|Here's what all the fuss is about.|
Julie is someone who by all accounts, performed her due diligence before she built this front yard vegetable garden and now, because a neighbor complained, suddenly finds herself battling the city for the right to keep it. She states in an interview that she would never would have built it if the people she spoke with at the city had told her it was illegal and from what I have seen the regulations set by the city only state "suitable plant material" may be used in front yards, failing to define what "suitable" is. Because of this lack of clarity on what "suitable" meant, Julie said she asked more than once if vegetables were considered "suitable" and both individuals she spoke seemed to think they were fine and supported her plan. That was until someone in the neighborhood saw what she was doing and filed complaints against her. This complaint suddenly seemed to clarify the definition for the city and now it seems that edibles are not "suitable" for anyone to grow in their front yard. (Gee if it's that easy to mess with city regulations I think I need to file a few complaints of my own.) Personal taste should have nothing to do with what is suitable, if it did I could file a thousand complaints. What I want to know is how is growing vegetables any different? That is the biggest question here.
It seems the epitome of foolishness for a Oak Park, a city that is under a lot of financial stress right now, to make Julie's garden a crime when it already has become a place the children love and neighbors gather. They claim Julie is the one forcing the issue, which would be a non issue if they had bothered clearly defining what "suitable" meant in the first place. It makes me wonder if the complainant is the type that would rather see people just stayed inside their homes and were only seen driving away in their cars, the type that would rather live where there were no sounds of children playing and back yard barbeques.
Another thing is that Oak Park it seems, like most all cities, has blighted properties they are having trouble getting landowners to clean up, but are Julie's neighbors complaints getting those issues cleaned up? It seems because it's not right next door or across the street from their homes these obvious violations are easier to ignore. This whole thing sounds like the typical government double standard to me and unfortunately this one pits neighbor against neighbor. Thankfully Julie as set out to stand her ground and we gardeners are standing with her. One thing for sure, this is shaping up to not be a typical court battle for the city of Oak Park and the future of vegetable gardening in the city of Oak Park will be decided on this decision.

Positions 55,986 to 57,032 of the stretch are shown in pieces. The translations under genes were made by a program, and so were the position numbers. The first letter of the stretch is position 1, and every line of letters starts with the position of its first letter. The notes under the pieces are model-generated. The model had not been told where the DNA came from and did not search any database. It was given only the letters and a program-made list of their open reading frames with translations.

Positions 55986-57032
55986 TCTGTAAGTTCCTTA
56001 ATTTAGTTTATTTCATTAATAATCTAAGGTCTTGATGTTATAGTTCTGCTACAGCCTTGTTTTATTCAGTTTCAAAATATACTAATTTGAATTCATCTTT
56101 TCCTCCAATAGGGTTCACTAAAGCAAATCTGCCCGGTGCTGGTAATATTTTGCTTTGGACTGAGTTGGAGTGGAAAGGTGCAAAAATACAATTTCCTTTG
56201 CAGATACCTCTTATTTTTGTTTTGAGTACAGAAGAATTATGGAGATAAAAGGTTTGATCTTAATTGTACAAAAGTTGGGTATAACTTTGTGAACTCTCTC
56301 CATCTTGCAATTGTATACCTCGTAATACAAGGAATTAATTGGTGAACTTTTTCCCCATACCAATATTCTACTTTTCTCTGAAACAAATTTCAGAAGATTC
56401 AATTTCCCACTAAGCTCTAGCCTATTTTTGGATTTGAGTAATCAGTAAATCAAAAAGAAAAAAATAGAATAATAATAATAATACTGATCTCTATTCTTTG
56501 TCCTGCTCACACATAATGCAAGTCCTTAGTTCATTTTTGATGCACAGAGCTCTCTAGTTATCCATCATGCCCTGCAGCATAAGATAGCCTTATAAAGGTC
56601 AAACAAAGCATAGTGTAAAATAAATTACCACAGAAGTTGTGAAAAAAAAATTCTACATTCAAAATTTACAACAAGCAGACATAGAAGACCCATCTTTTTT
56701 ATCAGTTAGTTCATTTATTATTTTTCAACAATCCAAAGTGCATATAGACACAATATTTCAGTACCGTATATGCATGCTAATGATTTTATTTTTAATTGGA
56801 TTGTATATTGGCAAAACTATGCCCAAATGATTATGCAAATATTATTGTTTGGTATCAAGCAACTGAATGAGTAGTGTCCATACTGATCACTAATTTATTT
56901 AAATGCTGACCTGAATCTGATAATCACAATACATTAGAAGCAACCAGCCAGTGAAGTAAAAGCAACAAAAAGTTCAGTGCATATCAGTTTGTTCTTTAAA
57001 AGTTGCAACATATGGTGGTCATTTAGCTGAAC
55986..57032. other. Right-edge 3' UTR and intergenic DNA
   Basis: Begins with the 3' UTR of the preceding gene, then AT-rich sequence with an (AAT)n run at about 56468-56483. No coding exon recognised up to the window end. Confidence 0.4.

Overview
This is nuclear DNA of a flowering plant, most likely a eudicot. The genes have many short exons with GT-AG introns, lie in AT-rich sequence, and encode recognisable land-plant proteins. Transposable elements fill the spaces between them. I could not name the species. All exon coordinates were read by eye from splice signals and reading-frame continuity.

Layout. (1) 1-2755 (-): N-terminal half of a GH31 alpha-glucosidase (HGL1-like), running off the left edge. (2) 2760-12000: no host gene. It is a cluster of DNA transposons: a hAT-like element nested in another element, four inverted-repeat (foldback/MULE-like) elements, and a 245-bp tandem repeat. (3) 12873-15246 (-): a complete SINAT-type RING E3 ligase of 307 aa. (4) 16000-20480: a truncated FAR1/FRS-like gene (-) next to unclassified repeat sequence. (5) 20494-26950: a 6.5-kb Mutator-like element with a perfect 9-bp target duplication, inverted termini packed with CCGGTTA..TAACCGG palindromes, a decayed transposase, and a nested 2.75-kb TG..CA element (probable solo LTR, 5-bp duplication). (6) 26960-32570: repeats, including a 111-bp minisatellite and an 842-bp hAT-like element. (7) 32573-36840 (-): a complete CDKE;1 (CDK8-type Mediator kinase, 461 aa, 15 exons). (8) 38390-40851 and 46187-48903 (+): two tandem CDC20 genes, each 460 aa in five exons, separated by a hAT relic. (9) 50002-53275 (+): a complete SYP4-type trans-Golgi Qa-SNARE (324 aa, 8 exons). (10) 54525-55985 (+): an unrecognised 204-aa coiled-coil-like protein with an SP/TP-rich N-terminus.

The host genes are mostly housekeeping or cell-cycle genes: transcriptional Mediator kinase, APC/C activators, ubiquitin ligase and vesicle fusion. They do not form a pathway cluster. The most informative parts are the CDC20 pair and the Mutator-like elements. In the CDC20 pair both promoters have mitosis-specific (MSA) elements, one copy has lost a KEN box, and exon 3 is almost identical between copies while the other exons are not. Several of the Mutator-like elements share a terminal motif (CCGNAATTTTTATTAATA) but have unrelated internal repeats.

Personally it saddens me when neighbors think they have the right to control what their neighbors do on their property because of their own personal taste. Even sadder when these complaints are the result of callousness and pure ignorance. I say pure ignorance because as it was reported in one of the interviews, one person's complaint was followed by the statement that they felt the placement of Julie's garden would invite animal pests into the area. (And her back yard won't???) This shows how ridiculous such complaints often are. It is clear to me this person is clueless as to what animals will be drawn to or not and in fact Julie's retort to this complaint is the educated voice here (see the interview linked above as reference). Now they just look like absolute fools.
Oak Park would have better served their city by cleaning up their own back yard and the blight of negligent landlords first and just left Julie alone. It begs to wonder who is really running that city. The true crime here has to be that Oak Park is serving busy body neighbors who are so selfish they will force their ideals of what their neighborhood should look like on everyone no matter what it costs.
|This is my garden. Better than weedy dry lawn and a couple shrubs wouldn't you say?|
Just so you know, I ripped out the grass in our front yard, planted a garden and because of that, many otherwise ugly and blighted yards are now planting gardens and wonder of wonders...neighbors are actually in their front yards getting to know one another which helps to keep our neighborhood safe...and yes I do grow edibles in my front yard. The biggest critter problem we have not from vegetable gardens but is from the ignorant people who leave cat and dog food outside drawing rats and raccoons.
Michelle Obama, where are you when we need you!!!
So there I've had my say, now its your turn. Please share this blog post with others and join in this united effort to send a message that vegetable gardens are beautiful and worthy of front yards!
Please sign the petition to help support Julie's Garden.
Julie is now blogging about this whole issue.http://www.oakparkhatesveggies.wordpress.com/ Stop by and give her some love and let her know you support her cause.